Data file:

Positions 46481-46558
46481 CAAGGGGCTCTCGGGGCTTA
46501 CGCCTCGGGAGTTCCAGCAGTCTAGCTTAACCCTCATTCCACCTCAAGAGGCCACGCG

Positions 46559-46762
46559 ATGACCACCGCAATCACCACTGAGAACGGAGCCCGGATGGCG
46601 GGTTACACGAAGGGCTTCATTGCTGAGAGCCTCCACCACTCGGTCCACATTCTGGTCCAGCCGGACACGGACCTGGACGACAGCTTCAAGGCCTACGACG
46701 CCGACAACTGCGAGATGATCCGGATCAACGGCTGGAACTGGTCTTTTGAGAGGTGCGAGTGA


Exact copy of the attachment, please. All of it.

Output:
Positions 46481-46558
46481 CAAGGGGCTCTCGGGGCTTA
46501 CGCCTCGGGAGTTCCAGCAGTCTAGCTTAACCCTCATTCCACCTCAAGAGGCCACGCG

Positions 46559-46762
46559 ATGACCACCGCAATCACCACTGAGAACGGAGCCCGGATGGCG
46601 GGTTACACGAAGGGCTTCATTGCTGAGAGCCTCCACCACTCGGTCCACATTCTGGTCCAGCCGGACACGGACCTGGACGACAGCTTCAAGGCCTACGACG
46701 CCGACAACTGCGAGATGATCCGGATCAACGGCTGGAACTGGTCTTTTGAGAGGTGCGAGTGA